LEED-H New Urban Home by David Baker + Partners at Blue Star Corner

Blue_star_corner

I hate to post this on Saturday, because I’m afraid it won’t get a large readership, but I wanted to talk about David Baker + Partners‘ (DBP) new design for a development called Blue Star Corner.  The design is called the New Urban Home.  The New Urban Home philosophy blends loft and condominium attitudes, with a modern feel that tends to build up–not out.  This philosophy was brought to the Blue Star Corner development to create a sustainable (LEED for Homes), modern, urban design for the historic Park Avenue District in the Bay Area.  All the appliances will be Energy Star, all the plumbing will be water efficient, and the site is located near mass transit.  Blue Star Corner is planned for completion in mid-2007. 

Green Features:
The developer, Holliday Development, and DBP hope to achieve LEED for Homes certification on this project.  Here’s some of what they’re going to do:  will use recycled and non-toxic building materials, non-endangered woods, galvanized metal, bamboo flooring, and environmentally-fabricated CaesarStone quartz countertops; will try to source materials locally as much as possible (keeps money in local economy + eliminates the transportation/gas premium); open spaces will feature sustainable landscaping by Conger Moss Guillard Landscape; appliances will be energy-efficient with Duravit, Kohler, and Bosch brands; and much more. 

Other Amenities:
Bsc_rendering Units will include also Ann Sacks bathtubs, Sub-zero + Jenn-Air refrigerators, Bisazza tiles, Benjamin Moore paint, in-unit iPod docking stations, and personal garages with fold-up work stations.  This is all going in with the general setup with a master bedroom, living room, kitchen, and flex room.  To add to that, homes will be unique–they won’t all have identical features, colors, or design.  It’s important to cater to individuality. 

Extra Links:
New Urban Home at Blue Star Corner [Generalized Case Study]
David Baker + Partners Provide Design for "Green" Amsterdam-Inspired Townhouses [MHN]

Tom Friedman Q+A Article: Land Use + Green Development Commentary

The_world_is_flat Buildings account for 36% of the US’s total energy consumption, including 65% of its electricity use.  The debate over coal, renewable energy, wind energy, solar panels, etc., pretty much comes down to the fact that we (Americans) use a lot of electricity.  Well, a well-known green real estate consultant, Charles Lockwood, sat down with Tom Friedman to discuss his thoughts on everything green (article link – pdf).  Tom Friedman is a three-time Pulitzer Prize winning columnist for the New York Times and wrote the wildly popular book, The World Is Flat.  If you want to get your hands on the book, make sure to get the updated version.  Friedman has some interesting comments about green buildings and technology.  He talks about something he calls "Up, Not Out," and how green cities can attract younger workers.  He also wants to re-frame the debates on environmentalism.  Give the article a read and watch his video with Tim Russert of MSNBC.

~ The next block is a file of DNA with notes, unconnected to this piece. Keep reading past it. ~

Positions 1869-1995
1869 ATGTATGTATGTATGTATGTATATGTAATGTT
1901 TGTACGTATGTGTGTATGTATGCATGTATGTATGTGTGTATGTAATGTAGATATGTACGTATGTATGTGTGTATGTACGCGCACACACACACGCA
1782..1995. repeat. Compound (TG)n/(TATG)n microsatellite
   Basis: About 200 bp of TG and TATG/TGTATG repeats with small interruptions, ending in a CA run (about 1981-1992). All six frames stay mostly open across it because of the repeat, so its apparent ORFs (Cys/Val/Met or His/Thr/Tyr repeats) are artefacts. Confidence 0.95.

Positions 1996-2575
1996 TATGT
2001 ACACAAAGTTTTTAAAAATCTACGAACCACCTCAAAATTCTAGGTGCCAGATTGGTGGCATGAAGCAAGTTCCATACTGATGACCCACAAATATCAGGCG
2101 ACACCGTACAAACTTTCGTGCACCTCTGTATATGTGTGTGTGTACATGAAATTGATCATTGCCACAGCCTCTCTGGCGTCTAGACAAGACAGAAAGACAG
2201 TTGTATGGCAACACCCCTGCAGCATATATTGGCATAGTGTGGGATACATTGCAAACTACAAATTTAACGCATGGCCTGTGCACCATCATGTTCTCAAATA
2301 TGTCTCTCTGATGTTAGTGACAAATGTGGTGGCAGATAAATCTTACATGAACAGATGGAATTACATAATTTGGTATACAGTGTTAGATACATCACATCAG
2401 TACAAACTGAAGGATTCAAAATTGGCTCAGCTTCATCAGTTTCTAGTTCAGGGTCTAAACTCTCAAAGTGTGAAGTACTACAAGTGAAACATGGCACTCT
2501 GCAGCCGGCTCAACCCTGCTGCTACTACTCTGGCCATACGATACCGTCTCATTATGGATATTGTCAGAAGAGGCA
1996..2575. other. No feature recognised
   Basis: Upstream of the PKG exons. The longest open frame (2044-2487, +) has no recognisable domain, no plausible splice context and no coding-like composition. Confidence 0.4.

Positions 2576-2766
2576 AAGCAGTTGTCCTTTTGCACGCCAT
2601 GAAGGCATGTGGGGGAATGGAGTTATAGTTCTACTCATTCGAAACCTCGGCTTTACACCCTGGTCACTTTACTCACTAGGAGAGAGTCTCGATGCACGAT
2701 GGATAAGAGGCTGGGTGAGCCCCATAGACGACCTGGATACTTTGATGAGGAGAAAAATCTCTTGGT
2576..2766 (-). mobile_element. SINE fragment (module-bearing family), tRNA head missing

The Green Quotient: Q+A Thomas L. Friedman [Charles Lockwood]

Shizen Urban Design Condominium: A Net Zero Energy Project

Shizen_condo

Every now and then, I find an innovative real estate development group that just knocks my socks off.  After living in Japan for 2 years, I love to hear anything about the place, so you can imagine how cool I think Sakura Urban Concepts is.  Sakura is Japanese for the "cherry blossom tree," which buds in early April and you can see blossoming trees all over Japan for about two weeks.  It’s incredible to see.  This forward-thinking group is behind a new urban design building in Portland called Shizen, which happens to be Japanese for "nature."  Not only is Shizen going to be a net zero energy building, but it’s going to have sophisticated design, sense of community, and sustainable lifestyle written all over it.  Be sure to check out Shizen’s website!

Green Features:
Shizen_kanji This project is funded, in part, by a grant from Portland’s Office of Sustainable Development (via funds from a Green Investment Fund partnership).  First, the site was home to a famous Portland Bakery, the Helen Bernhard Bakery, so Sakura purchased the property and had the house moved down the street.  The house was renovated and looks pretty good.  By moving the house, 200 tons of material was diverted from the landfill.  The condo will have a 23 kW photovoltaic array that generates roughly 1/3 of Shizen’s annual electricity; a biodiesel fueled microturbine will generate the other 2/3 (and enough to heat domestic hot water and space heating); there will be radiant floors in entries and bathrooms; rain that falls on the roof will flow to a 25,000 gallon cistern under the parking level, and that water will be used for toilet and irrigation water; 60% of Shizen’s energy savings will be through its high mass, well insulated envelope and high efficiency lights and appliances; double-glazed, argon-filled, triple coated low-e windows will allow light and block solar gain in the summer; and the roof will be a r-38 insulation. 

Site Specifics:
Shizen will be located on 1706 NE Schuyler (one block north of Broadway/NE 17th).  There will be 7 units, and construction starts in March 2007.  The total building will have about 15,500 square feet (so average of 2,200 square feet per residence?) and the land site is 7,500 square feet.  Not bad at all…Once you go green, you don’t go back.

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